It may come as a surprise to most of you to discover that I occasionally enjoy a cup of java and that one of my favourite aromas is that of freshly ground and brewed coffee. It seems appropriate that a post dedicated to the object of my desire should make an appearance.
Coffee; Good enough for goats
Allegedly discovered by a young goat herder that noticed his goats were acting a little weird after eating the berries off a small bush, our intrepid hero gave them a try himself. The rest as they say is history; well not really as it cannot be confirmed, I just wonder if he preferred it with one lump or two.
Obsession or addiction
A steaming cup of frothy caffeine is often the start of many people’s day without it they can be grumpy and down-right unsociable. What makes this tiny little bean so special? Many would say it has a bitter taste, most children in my experience do not like it, and it is something we seem to ‘grow’ into.
My personal preference is for an especially strong brew, enjoying the whole process. The grinding of the beans, the lovely aroma it produces, making the perfect blend, watching a true barista display their true skill and artistic ability then sitting outside on a sunlit day with good company.
A coffee story: Cuban Storm in the Coffee Pots
That is actually quite important as ‘coffee art‘ not only looks pretty but it means the coffee has actually been made correctly, the temperature is perfect. Producing those intricate patterns or pretty pictures in the froth of the coffee means it is actually at the correct consistency or else this would not be impossible.
Coffee the film star
Java has made many appearances in films and television programmes; some are merely ‘cameo’ roles but others it has had a major role. Two which stick in my mind are:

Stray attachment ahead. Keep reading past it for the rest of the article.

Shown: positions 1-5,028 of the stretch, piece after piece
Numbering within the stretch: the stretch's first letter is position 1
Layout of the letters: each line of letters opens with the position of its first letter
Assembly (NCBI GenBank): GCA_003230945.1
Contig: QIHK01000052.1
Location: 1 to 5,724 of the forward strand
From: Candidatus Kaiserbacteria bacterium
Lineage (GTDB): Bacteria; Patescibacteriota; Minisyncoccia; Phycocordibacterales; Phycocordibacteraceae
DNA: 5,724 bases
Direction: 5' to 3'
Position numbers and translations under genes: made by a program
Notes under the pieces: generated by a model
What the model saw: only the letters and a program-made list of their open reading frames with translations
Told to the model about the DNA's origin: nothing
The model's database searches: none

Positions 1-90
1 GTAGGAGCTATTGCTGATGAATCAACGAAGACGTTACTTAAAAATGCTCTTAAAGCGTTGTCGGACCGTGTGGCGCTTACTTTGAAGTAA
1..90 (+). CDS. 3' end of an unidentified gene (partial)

“Jaws” was not especially memorable for coffee, but even as a small child when I first saw the film there was something that struck me as odd. There is a scene in the hospital where the eldest son of Chief Brody has survived a close encounter with the deadly ‘squallus’ and his Mum asks him if she can get him anything. Now thinking back to when I was a kid such an offer would have brought requests for ice cream or chocolate maybe, but no this caffeine loving child has only one thing on his mind; coffee! Even now whenever that film is on that particular scene always stands out for me. Let’s not analyse that too much, maybe Steven is just a big coffee fan?
Coffee makes a much more prominent and amusing appearance in the latest incarnation of the “Godzilla” films, a film which never takes itself too seriously. This revolves around our favourite French secret agent of all time played by Jean Reno struggling to find a decent cup of java in New York. It involves some of the funniest moments in the film for me and probably results in Jean becoming addicted to ‘creamer’.
There are of course many other films in which the worship of the coffee bean is portrayed and probably much more significantly but these stand out for me and merely demonstrates the importance of the role it plays in our society.
Big chains tend to be pretty impersonal but if may suffice if you need a quick fix, do not mind drinking from a cardboard cup or just have to flavour it with the myriad of possible options; caramel, cinnamon, vanilla, almond, tabasco. Okay so I made up the last one….. though it may turn up in a Starbucks near you sometime soon.
It is probably quite clear that this is not the way I prefer to enjoy my coffee, really do not get; “one skinny, organic, vanilla-caramel mochalotta with chocolate flakes and a cardboard Danish to go!”
I prefer to savour my obsession in its pure form, even better if it can be shared with friends on a pleasant day outside watching the world scurry by.
This of course is the whole concept of ‘cafe culture’ exemplified by the continental mainland of Europe where they have taken coffee drinking to an art form.